Octogenarian Avram Noam Chomsky is an American linguist, philosopher, cognitive scientist, historian, social critic, and political activist. Chomsky is also a major figure in analytic philosophy and one of the founders of the field of cognitive science. He is Institute Professor Emeritus at the Massachusetts Institute of Technology (MIT), where he has worked since 1955, and is the author of over 100 books on topics such as linguistics, war, politics, and mass media. Ideologically, he aligns with anarcho-syndicalism and libertarian socialism. (From wikipedia)
In an interview to Tehelka in 2013; he had this to say when asked his views about India…
What about India baffles you the most?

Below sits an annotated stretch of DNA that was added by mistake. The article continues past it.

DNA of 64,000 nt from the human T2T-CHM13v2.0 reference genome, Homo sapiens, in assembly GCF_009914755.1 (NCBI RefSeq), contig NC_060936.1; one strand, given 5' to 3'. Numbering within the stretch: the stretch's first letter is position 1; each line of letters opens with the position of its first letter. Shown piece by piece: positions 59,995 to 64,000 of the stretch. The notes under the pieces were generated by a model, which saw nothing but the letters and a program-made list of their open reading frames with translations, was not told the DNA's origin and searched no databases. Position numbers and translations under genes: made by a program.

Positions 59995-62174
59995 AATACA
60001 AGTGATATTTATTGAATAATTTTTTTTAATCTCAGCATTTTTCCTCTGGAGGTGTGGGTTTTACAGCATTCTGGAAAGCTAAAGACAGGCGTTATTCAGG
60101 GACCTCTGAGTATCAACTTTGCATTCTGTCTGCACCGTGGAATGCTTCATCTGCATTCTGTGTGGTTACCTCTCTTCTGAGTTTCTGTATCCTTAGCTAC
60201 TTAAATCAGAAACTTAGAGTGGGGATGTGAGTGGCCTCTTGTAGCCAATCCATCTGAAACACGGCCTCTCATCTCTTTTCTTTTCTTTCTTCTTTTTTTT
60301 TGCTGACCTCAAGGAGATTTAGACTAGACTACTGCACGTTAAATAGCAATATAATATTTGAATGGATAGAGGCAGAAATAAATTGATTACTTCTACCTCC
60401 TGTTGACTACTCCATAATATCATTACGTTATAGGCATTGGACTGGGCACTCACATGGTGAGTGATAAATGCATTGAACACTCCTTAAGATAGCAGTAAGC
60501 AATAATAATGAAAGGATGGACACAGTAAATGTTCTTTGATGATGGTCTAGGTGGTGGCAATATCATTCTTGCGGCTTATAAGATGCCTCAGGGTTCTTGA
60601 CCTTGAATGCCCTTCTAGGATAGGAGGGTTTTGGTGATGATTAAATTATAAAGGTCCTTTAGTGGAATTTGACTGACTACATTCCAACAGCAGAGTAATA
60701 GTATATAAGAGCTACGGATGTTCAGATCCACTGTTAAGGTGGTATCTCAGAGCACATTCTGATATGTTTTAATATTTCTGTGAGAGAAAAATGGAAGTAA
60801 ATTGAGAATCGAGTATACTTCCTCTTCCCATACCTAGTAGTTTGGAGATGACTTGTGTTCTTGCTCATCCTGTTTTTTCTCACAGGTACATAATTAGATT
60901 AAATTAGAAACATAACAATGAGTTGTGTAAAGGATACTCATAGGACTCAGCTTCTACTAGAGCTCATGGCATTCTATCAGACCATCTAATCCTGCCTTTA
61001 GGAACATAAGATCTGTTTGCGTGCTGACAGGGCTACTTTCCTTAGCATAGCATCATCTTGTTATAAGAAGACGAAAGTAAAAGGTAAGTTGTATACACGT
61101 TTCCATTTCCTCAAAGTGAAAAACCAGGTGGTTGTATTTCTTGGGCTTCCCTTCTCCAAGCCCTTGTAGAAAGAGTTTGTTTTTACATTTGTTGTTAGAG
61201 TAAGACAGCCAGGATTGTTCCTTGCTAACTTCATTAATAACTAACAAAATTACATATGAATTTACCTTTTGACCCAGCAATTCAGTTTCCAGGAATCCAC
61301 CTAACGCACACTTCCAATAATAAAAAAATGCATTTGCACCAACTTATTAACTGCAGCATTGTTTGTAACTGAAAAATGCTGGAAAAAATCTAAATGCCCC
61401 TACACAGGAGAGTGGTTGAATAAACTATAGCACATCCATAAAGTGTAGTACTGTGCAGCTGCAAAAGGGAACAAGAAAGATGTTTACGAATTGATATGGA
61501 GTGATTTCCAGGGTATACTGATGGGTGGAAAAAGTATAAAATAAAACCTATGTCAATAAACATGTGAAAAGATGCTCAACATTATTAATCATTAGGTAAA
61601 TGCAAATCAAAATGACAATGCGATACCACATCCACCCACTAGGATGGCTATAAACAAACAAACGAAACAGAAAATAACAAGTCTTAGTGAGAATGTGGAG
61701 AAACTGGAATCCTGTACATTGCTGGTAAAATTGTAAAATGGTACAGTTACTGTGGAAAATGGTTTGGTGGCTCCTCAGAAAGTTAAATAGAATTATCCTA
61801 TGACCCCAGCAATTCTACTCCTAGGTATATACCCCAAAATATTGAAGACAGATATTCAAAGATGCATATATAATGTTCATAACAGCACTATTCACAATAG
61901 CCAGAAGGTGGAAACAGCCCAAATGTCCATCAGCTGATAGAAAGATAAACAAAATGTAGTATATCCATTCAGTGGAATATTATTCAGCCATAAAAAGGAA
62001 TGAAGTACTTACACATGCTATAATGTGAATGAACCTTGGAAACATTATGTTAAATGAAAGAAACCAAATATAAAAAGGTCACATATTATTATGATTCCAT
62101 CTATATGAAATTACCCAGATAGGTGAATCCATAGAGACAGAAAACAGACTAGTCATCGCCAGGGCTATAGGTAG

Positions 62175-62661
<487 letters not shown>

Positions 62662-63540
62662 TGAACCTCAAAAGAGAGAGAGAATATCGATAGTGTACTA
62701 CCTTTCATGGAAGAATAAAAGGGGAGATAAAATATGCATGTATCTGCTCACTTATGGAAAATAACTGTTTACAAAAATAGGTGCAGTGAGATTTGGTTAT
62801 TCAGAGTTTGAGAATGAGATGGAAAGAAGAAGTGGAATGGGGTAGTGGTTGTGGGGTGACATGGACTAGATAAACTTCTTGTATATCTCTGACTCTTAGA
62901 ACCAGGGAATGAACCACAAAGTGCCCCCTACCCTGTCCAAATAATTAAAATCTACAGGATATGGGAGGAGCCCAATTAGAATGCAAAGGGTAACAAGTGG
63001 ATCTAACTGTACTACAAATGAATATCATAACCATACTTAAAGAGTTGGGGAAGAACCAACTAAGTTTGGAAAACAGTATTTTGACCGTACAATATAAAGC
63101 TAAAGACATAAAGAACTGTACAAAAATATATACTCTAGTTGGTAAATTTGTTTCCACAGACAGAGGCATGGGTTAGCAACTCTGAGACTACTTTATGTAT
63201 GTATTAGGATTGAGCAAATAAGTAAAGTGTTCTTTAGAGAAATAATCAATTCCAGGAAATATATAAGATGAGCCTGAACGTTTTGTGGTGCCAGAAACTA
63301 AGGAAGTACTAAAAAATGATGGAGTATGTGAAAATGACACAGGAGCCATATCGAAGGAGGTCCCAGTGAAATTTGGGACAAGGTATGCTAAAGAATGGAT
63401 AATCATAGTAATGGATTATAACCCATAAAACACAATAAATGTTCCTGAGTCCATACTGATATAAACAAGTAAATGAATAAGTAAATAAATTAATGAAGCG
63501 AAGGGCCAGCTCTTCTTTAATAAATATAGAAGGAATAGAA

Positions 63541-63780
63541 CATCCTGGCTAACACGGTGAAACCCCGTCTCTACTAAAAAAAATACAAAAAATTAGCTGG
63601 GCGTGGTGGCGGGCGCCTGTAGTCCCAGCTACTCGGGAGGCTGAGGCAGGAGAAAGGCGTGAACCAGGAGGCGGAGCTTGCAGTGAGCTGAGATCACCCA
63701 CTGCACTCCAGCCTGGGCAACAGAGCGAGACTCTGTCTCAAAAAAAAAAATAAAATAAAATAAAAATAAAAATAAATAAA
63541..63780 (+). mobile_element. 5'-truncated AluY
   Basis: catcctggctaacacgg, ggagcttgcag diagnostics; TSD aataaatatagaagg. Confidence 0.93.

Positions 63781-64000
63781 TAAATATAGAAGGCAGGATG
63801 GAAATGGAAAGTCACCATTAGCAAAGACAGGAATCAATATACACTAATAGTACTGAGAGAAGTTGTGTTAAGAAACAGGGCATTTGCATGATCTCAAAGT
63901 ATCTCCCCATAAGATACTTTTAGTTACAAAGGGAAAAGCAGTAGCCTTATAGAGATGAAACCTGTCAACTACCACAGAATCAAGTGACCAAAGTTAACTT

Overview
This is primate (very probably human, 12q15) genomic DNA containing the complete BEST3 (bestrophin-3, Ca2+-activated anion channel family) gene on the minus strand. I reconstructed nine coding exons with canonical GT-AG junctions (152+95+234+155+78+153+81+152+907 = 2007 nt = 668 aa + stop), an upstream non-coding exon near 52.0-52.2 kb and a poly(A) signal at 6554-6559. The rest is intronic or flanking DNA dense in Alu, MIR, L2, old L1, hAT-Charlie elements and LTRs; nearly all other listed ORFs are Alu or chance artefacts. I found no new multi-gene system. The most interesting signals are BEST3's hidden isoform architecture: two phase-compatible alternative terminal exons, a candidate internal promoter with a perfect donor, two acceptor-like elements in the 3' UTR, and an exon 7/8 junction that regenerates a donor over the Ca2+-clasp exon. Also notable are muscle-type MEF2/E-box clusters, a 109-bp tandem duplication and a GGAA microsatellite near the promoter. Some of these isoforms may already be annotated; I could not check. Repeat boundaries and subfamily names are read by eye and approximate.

“I have followed India carefully, and have been there a number of times. It is an exciting country in many ways with its rich culture. But what is really striking to me about India, much more than most other countries I have been to, is the indifference of privileged sectors to the misery of others. You walk through Delhi and cannot miss it, but people just don’t seem to see it. Everyone is talking about ‘Shining India’ and yet people are starving. I had an interesting experience with this once. I was in a car in Delhi and with me was (activist) Aruna Roy, and we were driving towards a demonstration. And I noticed that she wasn’t looking outside the window of the car. I asked her why. She said, “If you live in India, you just can’t look outside the window. Because if you do, you’d rather commit suicide. It’s too horrible. So you just don’t look.” So people don’t look, they put themselves in a bubble and then don’t see it. And those words are from somebody who has devoted her life to the lives of the poor, and you can see why she said that — the misery and the oppression are so striking, much worse than in any country I have ever seen. And it is so dramatic. There is a lot of talk about how India is slated to be a major power, and I can’t believe it, with all its internal problems; China too for that matter, but less so”